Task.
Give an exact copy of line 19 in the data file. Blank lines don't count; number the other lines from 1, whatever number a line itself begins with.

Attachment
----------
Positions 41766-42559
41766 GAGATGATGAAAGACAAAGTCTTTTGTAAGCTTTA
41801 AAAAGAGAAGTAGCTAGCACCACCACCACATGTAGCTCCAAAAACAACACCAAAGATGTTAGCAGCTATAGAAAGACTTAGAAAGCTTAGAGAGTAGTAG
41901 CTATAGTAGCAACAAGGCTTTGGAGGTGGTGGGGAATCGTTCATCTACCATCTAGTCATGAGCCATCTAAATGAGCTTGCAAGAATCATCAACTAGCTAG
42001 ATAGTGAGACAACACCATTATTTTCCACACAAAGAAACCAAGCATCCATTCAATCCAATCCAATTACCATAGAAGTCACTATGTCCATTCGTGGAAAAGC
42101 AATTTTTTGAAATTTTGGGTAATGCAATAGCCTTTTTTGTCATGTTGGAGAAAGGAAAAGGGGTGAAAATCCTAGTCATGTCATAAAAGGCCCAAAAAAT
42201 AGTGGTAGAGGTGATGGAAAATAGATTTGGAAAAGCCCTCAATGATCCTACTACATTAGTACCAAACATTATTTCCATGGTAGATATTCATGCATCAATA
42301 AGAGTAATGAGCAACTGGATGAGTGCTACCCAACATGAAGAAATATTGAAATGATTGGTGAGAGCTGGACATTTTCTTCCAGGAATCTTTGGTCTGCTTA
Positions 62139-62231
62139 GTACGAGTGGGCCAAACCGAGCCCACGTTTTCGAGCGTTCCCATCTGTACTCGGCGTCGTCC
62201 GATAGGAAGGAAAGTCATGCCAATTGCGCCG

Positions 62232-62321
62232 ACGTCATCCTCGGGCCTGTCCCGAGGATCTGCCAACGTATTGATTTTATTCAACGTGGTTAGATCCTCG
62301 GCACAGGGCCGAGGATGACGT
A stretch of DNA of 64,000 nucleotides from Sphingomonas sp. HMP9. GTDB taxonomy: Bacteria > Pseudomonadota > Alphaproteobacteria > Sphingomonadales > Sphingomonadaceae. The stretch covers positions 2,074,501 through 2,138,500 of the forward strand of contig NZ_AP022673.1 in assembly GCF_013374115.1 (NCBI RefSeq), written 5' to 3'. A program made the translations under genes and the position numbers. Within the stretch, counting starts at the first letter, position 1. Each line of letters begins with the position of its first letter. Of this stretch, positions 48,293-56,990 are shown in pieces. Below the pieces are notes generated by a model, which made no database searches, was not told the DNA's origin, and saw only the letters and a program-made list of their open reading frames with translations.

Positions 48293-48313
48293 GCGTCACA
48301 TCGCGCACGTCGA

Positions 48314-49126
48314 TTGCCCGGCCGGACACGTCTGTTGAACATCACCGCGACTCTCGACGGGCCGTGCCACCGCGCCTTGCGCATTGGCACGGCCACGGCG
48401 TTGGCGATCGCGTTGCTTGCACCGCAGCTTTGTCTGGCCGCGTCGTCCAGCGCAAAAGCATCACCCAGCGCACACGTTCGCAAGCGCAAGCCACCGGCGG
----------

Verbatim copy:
Positions 48314-49126